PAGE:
For Immediate Release: August 26, 2002
New York, NY -- The Federal Trade Commission's Northeast Regional Office and John Jay College of Criminal Justice of the City University of New York are teaming up to announce "Project Credit Smarts 2002" -- their latest initiative to educate students about responsible credit card use -- at a press conference on Tuesday, August 27th from 10:30 to 11:15 a.m. at John Jay College, located at 899 Tenth Avenue in Manhattan, between 58th & 59th Streets - room 625. In a move to compete with credit card companies for the attention of students, the FTC and John Jay will also distribute consumer education materials that morning at a table right next to the credit card vendors.
Over 850,000 students are now coming to the New York City metro area's colleges and universities -- over 190,000 as freshmen. These teens are targets for high pressure -- and sometimes unscrupulous -- credit card offers. Due to the great demand, the FTC in New York -- in partnership with John Jay College -- is expanding "Project Credit Smarts" -- a crash course for freshmen and other students on how to survive the high pressure tactics of credit card promoters. In the past year, the FTC has contacted over 60 area colleges and universities and provided them with educational materials and speakers to teach "Credit Smarts." At John Jay, FTC staff teaches Credit Smarts to incoming freshmen and distributes the FTC's ABC's on using credit, right where students use their credit cards: at the checkout of the campus bookstore. The success of last year's program, and the jump in credit card use by students, prompted the FTC to reach out this year to even more schools.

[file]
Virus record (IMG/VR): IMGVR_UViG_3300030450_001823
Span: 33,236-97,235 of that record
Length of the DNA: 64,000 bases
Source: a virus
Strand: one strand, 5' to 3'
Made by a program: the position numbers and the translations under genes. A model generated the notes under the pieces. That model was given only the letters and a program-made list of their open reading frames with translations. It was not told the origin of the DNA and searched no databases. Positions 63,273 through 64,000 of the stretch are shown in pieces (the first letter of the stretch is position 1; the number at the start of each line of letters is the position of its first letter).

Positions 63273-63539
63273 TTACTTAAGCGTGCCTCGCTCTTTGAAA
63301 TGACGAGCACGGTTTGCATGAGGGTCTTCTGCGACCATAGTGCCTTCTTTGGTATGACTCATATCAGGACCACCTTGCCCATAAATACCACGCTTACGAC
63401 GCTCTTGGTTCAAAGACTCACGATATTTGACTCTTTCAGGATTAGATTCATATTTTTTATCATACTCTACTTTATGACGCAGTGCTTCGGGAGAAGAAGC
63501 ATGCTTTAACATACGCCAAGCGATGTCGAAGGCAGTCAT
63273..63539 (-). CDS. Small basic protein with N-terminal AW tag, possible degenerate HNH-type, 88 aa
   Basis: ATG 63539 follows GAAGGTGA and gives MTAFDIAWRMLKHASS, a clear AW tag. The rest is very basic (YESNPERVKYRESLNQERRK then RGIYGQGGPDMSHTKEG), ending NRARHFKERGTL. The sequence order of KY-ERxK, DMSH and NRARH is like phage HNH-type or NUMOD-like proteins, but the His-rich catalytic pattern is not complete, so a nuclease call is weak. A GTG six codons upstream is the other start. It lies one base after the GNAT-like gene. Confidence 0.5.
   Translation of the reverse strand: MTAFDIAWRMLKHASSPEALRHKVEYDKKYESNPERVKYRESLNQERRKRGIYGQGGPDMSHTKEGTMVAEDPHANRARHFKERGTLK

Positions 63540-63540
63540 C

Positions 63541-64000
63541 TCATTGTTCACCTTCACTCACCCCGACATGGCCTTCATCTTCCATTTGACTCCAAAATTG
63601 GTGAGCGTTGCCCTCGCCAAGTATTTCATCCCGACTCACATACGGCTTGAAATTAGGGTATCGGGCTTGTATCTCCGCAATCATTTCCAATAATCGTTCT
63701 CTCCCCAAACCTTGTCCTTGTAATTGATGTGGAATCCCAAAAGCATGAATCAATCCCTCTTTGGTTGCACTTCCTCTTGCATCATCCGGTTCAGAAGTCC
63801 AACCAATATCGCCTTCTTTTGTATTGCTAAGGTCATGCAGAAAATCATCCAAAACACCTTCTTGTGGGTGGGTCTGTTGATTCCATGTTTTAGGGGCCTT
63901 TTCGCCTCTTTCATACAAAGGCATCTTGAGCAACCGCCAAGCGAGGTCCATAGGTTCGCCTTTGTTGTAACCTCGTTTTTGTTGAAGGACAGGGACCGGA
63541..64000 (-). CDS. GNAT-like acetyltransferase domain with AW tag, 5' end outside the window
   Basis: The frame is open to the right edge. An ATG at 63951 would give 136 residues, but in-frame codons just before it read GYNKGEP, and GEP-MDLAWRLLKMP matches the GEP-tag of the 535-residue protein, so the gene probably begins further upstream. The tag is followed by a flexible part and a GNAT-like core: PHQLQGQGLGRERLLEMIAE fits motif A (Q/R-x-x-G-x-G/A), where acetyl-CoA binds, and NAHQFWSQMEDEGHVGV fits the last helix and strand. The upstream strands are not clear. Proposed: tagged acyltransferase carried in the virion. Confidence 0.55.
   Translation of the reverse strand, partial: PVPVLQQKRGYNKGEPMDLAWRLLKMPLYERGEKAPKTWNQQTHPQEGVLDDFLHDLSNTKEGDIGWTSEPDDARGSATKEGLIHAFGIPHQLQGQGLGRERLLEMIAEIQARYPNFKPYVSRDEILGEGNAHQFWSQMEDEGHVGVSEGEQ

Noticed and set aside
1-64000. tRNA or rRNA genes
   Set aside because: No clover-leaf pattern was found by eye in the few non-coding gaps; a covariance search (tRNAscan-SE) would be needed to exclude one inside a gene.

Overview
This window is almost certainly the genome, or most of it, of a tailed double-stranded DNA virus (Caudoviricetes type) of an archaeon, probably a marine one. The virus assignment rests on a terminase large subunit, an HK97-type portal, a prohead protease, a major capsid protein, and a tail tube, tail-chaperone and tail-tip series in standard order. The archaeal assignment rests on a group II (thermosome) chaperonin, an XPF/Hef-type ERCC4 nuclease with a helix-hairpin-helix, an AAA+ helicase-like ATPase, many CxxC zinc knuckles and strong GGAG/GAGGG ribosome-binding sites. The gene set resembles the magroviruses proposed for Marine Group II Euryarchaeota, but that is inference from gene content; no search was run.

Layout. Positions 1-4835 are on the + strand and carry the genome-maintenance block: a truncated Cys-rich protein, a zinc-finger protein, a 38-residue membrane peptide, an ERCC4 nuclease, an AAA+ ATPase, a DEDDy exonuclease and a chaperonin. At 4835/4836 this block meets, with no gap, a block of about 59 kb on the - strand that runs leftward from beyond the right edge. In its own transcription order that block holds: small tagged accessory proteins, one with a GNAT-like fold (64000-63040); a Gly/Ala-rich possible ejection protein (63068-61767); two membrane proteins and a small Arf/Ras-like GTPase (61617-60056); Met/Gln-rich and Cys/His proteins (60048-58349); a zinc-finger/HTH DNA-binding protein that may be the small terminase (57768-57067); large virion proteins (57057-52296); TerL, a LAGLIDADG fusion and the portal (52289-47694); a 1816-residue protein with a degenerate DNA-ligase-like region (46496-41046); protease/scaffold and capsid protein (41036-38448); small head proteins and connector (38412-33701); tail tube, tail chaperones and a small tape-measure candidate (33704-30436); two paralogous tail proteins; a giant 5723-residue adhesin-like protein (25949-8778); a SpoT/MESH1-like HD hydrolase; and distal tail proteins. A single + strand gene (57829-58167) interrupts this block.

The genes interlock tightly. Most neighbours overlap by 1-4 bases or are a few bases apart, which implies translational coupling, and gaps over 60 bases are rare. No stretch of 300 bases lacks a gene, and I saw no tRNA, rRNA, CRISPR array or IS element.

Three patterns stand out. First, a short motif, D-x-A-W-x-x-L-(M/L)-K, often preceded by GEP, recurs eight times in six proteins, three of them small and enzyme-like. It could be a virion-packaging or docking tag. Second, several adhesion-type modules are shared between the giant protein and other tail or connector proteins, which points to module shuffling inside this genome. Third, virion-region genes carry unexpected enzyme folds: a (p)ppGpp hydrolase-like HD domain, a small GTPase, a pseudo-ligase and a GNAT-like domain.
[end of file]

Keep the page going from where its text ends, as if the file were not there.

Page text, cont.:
Credit card companies have implemented full-scale sales efforts aimed at students aged 16 to 18. Indeed, many companies duke it out on university campuses nationwide to sign up students. According to a recent study by Nellie Mae, a national student loan financing organization, 83% of undergrads have at least one credit card, the average credit card balance for college students last year was $2,327, and the median debt increased by 43%. In years past, these same students would not have been given credit cards, and certainly not without a co-signor.
Lisbeth Minoso, a former student at John Jay College who says her easy access to credit cards on campus drove her into debt, has a warning for other students: "I didn't realize until it was too late that I was only paying off the interest and not the debt. Over time, my interest rate went up, which I also didn't expect. Now, I owe almost $10,000. With bad credit, I can't get a law enforcement job."
"Credit cards are a student's double-edged sword -- useful to pay for school necessities, yet a hazard for those who are not credit savvy," says Barbara Anthony, the FTC's Northeast Regional Director. Anthony adds, "Freshmen are literally 'rushed' -- bombarded by marketers with aggressive offers of easy credit." Just look at what the typical freshman -- who may have no experience living on his or her own -- encounters:
Credit card debt can have a negative impact on students' academic performance. It can also negatively impact life after college. At John Jay, if students have large indebtedness and apply for a job, they are turned down because of bad credit. According to Dr. Roger Witherspoon, Vice President for Student Development at John Jay College of Criminal Justice, "The country, while dealing with national debt, is not dealing with personal debt, particularly that of college students."
College kids can get "credit smart" by remembering the following "plastic pointers":
And Credit Smarts is not just for students. With consumers feeling a bit helpless in the wake of recent business scandals and the plunging stock market, there's a way for all consumers to exercise control over their finances. Beth Kobliner, best-selling author and financial news commentator, will be on hand to offer consumer tips on how to control spending and debt.
The FTC toll-free Consumer Hotline is available for further assistance at: 1-877-FTC-HELP (382-4357). Or visit the FTC's website at www.ftc.gov.